The Hair Clinic London

Why Does Stress Cause Hair Loss?

There are many factors involved in male hair loss, including age, genetic predisposition and nutrient deficiency, all of which have a part to play in premature hair loss.

However, one factor that can cause hair loss for a wide variety of people is stress, which is a surprisingly common cause of both temporary and permanent hair loss.

Whilst the common saying is that a stressful situation may make you want to “pull your hair out”, sometimes you do not even need to touch your hair for stress to make it fall out in clumps.

To understand why, we need to understand the stages of hair growth, as well as a condition known as telogen effluvium.


The Hair Growth Cycle

Hair growth has four main stages or phases, which take a hair from its initial growth to its final removal from the body.

The first of these is the anagen phase when the hair follicles on the top of our head will grow until they are cut or fall out. As the vast majority of hair follicles are still growing, they are still in this anagen phase.

The next phase is the catagen phase, where hair follicles shrink, growth slows before it gets to the next phase, and stops. This phase only lasts around ten days compared to the five years it can take for a hair to go through the anagen phase.

The third phase is the telogen phase, where the hair rests, neither growing nor falling out and is also the phase where new hair starts to grow in places where it has naturally shed.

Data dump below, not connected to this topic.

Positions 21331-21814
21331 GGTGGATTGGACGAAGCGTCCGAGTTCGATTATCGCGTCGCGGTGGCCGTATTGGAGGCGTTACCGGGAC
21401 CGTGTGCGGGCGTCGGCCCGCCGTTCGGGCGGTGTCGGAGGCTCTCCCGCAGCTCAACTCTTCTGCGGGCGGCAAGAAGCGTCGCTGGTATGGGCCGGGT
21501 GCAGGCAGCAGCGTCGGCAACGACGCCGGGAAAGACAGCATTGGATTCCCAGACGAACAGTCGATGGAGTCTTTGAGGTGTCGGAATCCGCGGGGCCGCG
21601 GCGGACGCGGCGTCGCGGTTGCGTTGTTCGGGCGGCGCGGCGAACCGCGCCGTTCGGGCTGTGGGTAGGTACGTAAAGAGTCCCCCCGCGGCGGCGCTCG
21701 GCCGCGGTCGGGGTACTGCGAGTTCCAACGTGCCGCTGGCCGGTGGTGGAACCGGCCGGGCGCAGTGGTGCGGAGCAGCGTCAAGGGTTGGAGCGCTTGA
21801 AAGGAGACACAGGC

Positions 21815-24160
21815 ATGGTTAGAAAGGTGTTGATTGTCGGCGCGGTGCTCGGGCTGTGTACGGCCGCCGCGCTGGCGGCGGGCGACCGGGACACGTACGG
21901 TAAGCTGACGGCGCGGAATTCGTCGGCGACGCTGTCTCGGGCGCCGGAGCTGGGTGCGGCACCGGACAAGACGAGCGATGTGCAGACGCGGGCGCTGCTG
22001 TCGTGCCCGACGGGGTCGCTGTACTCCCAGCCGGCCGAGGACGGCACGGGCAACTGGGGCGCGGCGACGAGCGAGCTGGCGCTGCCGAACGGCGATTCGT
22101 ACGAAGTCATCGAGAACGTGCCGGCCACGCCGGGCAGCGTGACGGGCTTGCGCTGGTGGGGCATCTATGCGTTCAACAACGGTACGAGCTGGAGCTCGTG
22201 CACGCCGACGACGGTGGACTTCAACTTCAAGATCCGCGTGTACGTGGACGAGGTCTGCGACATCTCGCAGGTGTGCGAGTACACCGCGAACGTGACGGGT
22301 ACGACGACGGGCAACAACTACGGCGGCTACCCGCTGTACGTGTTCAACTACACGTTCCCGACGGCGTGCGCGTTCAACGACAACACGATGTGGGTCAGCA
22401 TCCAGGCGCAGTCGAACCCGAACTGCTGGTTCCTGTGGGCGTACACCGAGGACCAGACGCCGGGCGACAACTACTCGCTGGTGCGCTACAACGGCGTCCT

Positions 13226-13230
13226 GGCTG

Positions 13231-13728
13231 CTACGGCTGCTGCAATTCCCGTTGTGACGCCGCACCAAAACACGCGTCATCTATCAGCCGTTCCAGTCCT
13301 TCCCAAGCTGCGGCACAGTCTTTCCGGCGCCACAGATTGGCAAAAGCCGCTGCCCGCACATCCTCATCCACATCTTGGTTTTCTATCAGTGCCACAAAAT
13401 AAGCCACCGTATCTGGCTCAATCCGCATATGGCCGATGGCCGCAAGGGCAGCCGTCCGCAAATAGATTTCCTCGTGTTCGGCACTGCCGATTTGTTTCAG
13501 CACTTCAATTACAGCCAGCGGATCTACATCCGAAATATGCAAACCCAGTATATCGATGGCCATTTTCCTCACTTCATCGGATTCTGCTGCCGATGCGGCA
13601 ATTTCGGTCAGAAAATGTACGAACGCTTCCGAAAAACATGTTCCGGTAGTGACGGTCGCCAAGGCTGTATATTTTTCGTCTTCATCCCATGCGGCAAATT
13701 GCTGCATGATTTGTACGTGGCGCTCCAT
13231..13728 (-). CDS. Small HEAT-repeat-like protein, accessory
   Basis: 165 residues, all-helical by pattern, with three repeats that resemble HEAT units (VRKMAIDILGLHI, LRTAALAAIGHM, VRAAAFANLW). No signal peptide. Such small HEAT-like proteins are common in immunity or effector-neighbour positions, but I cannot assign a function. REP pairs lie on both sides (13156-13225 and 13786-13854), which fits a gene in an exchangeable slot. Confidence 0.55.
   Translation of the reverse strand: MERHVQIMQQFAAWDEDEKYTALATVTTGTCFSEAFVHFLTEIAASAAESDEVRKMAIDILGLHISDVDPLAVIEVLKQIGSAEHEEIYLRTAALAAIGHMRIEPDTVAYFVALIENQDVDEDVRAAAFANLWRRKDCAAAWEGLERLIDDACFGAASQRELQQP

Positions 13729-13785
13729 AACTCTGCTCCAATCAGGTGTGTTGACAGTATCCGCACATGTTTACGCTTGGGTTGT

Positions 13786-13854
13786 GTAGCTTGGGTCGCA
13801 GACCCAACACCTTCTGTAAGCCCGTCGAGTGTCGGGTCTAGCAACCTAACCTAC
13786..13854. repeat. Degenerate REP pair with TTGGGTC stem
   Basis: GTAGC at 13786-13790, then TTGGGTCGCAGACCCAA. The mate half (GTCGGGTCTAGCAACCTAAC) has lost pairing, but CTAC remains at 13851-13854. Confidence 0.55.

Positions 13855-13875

Finally, there is the exogen phase, where hair falls from the scalp aided by brushing and washing actions before new hair grows in its place.

What stress can do is affect this natural growth cycle, causing more hairs to move into the telogen phase and thus more hair than normal sheds more quickly. This is known as telogen effluvium, and different types of stress affect it in different ways.


Two Types Of Stress

We experience stress in many different ways but there are two general groups of stressors that affect our body and our hair in different ways.

The first is physical stress, which can be the result of diseases, injury, pregnancy, surgery, hormonal changes or a nutrient deficiency such as a lack of iron.

These body stresses can cause a shock effect on the hair follicles, causing them to enter a resting state early.

The second is psychological stress or the type of stress most of us associate with the term. This can include mental health issues, a traumatic event, mourning someone close or a major life change such as a job loss, financial difficulty or eviction.

Mental health can affect physical health in several ways, one of which is that a psychological shock can create the same response in hair follicles, or encourage physical behaviour that causes stress-related hair loss.

If this is short-term acute stress, then the hair should grow back within a few months, but long-term chronic stress can cause hair to keep falling out at a rate faster than it is growing back.